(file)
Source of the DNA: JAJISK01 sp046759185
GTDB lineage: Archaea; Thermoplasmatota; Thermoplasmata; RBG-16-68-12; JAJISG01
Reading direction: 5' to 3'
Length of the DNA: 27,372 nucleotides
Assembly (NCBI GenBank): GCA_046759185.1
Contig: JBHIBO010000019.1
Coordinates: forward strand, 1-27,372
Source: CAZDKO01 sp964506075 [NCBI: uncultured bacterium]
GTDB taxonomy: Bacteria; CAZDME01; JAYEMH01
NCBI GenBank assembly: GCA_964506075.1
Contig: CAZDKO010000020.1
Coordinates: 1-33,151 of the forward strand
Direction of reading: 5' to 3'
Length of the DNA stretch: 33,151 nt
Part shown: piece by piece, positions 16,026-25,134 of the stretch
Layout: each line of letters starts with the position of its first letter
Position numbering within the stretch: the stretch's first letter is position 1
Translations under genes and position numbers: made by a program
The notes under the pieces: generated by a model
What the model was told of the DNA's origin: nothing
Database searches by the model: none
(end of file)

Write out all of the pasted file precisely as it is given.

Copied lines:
Source of the DNA: JAJISK01 sp046759185
GTDB lineage: Archaea; Thermoplasmatota; Thermoplasmata; RBG-16-68-12; JAJISG01
Reading direction: 5' to 3'
Length of the DNA: 27,372 nucleotides
Assembly (NCBI GenBank): GCA_046759185.1
Contig: JBHIBO010000019.1
Coordinates: forward strand, 1-27,372
Source: CAZDKO01 sp964506075 [NCBI: uncultured bacterium]
GTDB taxonomy: Bacteria; CAZDME01; JAYEMH01
NCBI GenBank assembly: GCA_964506075.1
Contig: CAZDKO010000020.1
Coordinates: 1-33,151 of the forward strand
Direction of reading: 5' to 3'
Length of the DNA stretch: 33,151 nt
Part shown: piece by piece, positions 16,026-25,134 of the stretch
Layout: each line of letters starts with the position of its first letter
Position numbering within the stretch: the stretch's first letter is position 1
Translations under genes and position numbers: made by a program
The notes under the pieces: generated by a model
What the model was told of the DNA's origin: nothing
Database searches by the model: none